Superbug death toll doubles in four years
The true death toll from the hospital superbug MRSA may not be known, after figures from the Office of National Statistics showed that in 2003, almost 1,000 patients died from MRSA, methicillin-resistant staphylococcus aureus, and the number has doubled in four years.
The Government said the increase was partly because John Reid, the Secretary of State for Health, had requested stricter reporting of MRSA as the cause of death. But patients' groups, health unions and Michael Howard, the Tory leader, who has made MRSA a key election issue, said the real toll could be much higher.
The ONS survey showed the number of deaths attributed to MRSA increased by 155 to a total of 955 in 2003 compared to only 487 in 1999. Mr Howard and the unions said the figures could mask victims whose deaths were attributed to other causes such as pneumonia on their death certificates.
Mr Howard whose mother-in-law died of the disease, thought the true extent of MRSA in the health service could be higher than the official figure. "We know that people die and the cause of death is often vague and ambiguous," he said. "I think the figures may not be reflecting the true extent of MRSA." Mr Howard, quoting earlier figures by the National Audit Office, said 5,000 died each year from MRSA and other infections picked up in hospitals. He added: "No other country has seen the superbug infection take over its hospitals in the same way we have in Britain."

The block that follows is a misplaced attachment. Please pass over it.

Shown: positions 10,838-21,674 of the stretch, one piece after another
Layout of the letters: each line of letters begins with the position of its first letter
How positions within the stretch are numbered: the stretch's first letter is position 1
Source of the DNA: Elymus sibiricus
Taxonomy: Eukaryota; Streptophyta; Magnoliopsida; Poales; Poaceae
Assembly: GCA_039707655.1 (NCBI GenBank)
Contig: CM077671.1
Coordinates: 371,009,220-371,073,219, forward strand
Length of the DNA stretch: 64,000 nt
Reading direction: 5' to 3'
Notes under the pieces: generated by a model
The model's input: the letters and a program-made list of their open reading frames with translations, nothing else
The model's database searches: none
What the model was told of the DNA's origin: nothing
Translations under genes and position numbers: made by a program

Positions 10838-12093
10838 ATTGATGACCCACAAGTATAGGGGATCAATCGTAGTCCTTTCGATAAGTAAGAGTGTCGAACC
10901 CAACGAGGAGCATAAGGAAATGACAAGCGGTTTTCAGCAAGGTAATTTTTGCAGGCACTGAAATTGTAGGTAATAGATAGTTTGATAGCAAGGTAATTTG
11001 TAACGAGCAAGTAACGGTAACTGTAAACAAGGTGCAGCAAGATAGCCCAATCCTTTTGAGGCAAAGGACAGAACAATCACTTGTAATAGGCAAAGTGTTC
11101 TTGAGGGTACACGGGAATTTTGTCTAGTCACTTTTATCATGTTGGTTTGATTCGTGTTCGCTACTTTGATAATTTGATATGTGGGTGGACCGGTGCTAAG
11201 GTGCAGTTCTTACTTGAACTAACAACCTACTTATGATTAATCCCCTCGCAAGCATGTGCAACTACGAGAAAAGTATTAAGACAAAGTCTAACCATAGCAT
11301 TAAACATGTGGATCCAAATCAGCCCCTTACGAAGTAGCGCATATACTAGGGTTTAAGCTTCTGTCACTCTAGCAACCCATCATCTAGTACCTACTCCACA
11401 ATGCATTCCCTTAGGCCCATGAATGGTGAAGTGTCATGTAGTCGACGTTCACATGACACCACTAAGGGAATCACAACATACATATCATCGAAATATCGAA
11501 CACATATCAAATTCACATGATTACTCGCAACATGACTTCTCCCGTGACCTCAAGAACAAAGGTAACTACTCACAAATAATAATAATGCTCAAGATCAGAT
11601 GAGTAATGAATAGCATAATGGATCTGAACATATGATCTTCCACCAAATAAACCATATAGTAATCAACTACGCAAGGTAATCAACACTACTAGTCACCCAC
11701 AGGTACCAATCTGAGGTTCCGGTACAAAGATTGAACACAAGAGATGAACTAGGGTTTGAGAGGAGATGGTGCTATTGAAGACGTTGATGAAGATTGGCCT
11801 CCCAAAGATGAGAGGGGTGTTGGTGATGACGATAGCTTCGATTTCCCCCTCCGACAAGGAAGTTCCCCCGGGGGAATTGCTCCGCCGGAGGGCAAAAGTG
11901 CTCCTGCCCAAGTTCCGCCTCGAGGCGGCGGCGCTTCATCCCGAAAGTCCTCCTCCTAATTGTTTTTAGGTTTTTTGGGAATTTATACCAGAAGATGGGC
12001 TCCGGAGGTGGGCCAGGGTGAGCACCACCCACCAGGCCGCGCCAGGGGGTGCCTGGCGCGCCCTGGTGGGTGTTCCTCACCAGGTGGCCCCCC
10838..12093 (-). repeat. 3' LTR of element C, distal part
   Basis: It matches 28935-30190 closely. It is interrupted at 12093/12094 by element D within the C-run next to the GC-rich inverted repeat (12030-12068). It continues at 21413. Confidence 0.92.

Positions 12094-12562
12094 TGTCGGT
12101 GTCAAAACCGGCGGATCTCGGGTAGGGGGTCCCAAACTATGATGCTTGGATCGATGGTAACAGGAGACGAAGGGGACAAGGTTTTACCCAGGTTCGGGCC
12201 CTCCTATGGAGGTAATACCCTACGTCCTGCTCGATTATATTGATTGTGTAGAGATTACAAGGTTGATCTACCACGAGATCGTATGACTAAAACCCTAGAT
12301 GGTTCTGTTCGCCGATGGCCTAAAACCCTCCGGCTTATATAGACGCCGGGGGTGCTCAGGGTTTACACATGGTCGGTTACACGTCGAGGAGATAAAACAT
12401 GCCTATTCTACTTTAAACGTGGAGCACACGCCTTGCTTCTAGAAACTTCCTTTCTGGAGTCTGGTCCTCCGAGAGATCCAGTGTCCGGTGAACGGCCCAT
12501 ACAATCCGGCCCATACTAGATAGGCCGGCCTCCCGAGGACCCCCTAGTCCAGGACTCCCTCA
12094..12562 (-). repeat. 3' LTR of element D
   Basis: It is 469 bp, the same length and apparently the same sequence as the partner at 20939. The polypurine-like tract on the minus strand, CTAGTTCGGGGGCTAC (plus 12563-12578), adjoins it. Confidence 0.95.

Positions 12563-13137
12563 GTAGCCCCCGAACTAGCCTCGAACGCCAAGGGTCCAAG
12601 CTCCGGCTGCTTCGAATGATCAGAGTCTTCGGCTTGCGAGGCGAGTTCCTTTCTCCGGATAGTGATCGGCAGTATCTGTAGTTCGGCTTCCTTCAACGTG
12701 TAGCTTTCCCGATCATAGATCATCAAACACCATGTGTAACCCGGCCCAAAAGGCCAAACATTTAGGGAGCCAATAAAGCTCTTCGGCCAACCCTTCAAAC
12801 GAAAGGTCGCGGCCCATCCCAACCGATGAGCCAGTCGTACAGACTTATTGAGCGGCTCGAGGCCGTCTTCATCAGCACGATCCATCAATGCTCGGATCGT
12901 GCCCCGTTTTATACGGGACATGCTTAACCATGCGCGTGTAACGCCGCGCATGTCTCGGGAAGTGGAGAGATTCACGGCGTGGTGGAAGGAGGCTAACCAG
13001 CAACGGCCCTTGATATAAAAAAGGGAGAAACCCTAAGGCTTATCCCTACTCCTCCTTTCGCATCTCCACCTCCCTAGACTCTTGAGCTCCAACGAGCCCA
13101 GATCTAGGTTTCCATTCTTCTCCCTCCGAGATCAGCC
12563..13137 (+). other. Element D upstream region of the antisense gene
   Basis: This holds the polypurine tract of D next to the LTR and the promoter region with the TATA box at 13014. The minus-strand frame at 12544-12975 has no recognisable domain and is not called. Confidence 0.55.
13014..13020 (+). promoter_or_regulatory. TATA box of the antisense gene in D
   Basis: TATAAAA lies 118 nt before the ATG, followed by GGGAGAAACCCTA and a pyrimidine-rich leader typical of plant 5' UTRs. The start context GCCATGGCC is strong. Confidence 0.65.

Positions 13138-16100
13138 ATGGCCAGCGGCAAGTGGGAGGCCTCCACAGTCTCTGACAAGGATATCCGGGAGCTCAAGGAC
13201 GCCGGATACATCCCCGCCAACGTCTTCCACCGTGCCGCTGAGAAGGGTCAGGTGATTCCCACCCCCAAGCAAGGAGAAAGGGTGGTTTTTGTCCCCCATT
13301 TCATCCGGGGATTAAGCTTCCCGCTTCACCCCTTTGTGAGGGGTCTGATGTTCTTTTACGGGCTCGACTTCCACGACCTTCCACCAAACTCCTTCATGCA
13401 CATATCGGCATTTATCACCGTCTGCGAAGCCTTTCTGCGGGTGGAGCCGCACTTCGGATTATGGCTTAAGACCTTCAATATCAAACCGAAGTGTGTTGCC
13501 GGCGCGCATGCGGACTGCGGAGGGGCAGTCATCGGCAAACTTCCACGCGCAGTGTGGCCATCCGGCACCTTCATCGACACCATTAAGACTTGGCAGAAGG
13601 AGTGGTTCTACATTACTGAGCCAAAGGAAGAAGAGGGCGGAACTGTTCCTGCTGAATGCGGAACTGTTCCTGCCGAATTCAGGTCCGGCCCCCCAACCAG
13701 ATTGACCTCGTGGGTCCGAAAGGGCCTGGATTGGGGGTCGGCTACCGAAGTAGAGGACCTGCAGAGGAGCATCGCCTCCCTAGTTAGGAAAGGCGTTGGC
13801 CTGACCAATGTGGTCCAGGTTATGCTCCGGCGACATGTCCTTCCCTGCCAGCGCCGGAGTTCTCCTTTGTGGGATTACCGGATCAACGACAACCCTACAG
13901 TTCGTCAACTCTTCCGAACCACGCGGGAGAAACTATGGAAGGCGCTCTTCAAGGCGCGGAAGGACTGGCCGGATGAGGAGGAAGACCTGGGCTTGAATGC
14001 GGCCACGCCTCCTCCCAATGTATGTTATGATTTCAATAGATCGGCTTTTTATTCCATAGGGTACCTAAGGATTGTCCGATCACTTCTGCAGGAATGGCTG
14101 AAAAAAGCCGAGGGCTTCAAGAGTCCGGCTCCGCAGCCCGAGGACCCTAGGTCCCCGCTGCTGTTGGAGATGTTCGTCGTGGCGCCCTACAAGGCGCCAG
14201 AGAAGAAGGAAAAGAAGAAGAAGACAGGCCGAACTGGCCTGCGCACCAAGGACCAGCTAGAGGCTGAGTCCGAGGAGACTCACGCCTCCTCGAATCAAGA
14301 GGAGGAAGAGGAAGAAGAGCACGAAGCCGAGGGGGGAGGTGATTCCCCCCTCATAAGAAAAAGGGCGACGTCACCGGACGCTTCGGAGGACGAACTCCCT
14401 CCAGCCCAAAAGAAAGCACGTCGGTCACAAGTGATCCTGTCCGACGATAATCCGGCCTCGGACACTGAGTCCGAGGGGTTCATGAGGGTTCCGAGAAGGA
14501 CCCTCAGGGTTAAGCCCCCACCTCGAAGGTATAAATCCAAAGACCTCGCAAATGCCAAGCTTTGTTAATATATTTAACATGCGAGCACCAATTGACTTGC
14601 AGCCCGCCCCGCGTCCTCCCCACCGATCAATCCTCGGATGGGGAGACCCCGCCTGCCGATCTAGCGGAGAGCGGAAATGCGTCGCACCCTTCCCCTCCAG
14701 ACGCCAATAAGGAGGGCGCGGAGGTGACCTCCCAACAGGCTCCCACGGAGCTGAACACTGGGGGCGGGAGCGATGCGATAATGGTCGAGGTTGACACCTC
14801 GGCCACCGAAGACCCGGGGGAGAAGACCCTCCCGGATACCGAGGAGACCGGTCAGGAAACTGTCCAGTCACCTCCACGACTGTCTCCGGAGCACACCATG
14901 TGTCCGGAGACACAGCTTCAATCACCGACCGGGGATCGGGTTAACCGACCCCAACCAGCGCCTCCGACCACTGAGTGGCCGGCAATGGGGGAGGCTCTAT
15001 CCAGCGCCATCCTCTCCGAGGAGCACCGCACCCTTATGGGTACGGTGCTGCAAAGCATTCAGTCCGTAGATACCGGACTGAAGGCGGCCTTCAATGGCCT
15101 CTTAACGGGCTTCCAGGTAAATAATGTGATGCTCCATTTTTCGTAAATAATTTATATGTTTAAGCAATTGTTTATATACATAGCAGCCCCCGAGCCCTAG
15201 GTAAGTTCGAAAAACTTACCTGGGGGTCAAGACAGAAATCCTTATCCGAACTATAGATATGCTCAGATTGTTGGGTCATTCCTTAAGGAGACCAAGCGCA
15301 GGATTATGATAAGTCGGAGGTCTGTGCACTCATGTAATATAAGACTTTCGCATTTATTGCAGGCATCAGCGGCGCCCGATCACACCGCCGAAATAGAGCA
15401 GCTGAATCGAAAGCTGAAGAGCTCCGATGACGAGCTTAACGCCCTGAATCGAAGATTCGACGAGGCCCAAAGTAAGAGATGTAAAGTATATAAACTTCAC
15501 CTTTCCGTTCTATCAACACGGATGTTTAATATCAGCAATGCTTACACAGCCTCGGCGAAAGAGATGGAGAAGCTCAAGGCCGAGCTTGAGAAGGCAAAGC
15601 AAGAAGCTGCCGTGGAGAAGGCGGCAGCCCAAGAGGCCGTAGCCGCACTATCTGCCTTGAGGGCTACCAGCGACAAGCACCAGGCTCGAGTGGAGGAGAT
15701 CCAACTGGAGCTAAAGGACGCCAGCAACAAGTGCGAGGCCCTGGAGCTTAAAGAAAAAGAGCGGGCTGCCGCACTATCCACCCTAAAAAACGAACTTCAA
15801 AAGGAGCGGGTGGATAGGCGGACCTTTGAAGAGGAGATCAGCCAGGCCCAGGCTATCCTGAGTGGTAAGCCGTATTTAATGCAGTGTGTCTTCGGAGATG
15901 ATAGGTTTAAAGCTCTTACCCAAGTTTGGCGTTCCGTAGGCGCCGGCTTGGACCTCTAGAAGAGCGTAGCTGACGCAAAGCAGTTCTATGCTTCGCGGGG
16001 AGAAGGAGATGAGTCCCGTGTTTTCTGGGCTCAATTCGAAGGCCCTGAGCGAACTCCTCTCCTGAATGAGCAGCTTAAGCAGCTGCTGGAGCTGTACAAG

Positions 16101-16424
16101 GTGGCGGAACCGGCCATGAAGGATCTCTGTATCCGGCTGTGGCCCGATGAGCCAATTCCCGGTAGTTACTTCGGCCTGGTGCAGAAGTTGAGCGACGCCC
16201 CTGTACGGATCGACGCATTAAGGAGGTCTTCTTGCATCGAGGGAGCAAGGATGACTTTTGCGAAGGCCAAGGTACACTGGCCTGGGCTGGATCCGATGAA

He accused Tony Blair of being personally responsible by imposing health targets that prevented matrons from closing infected wards. "Mr Blair's obsession with targets has created a culture in which the superbug thrives," he said. "It is a fact that doctors and nurses are prevented from closing wards they know to be infected with the superbug because of Mr Blair's targets."
Tony Field, chairman of the patient group MRSA Support, said the health authorities "still haven't got to grips with it". He added: "I would expect the true figure to be much more than 955." Karen Jennings of the NHS union, Unison, said: "It cannot be a coincidence that, just as the number of cases of MRSA have gone up, so the number of cleaners employed in the NHS has gone down."
The Liberal Democrat health spokesman Paul Burstow said the figures were "only the tip of the iceberg". Chief Nursing Officer Chris Beasley said "Improving reporting of MRSA will help us identify avoidable factors and learn useful lessons." Last night, Mr Howard's allegations were rejected by allies of Mr Reid, who said the Royal College of Nursing had said closing a ward and dispersing the patients could spread the disease. "Matrons do have the power they need," said a source close to Mr Reid. "This is a good sound bite for the Tories, but it is a lousy policy."
Mr Reid has announced measures, including a campaign to get patients, visitors and nurses to wash their hands, and the introduction of a target to halve blood-borne MRSA. But Mr Reid is irritated with the attacks by Mr Howard, who appears to have put his finger on a growing public concern.
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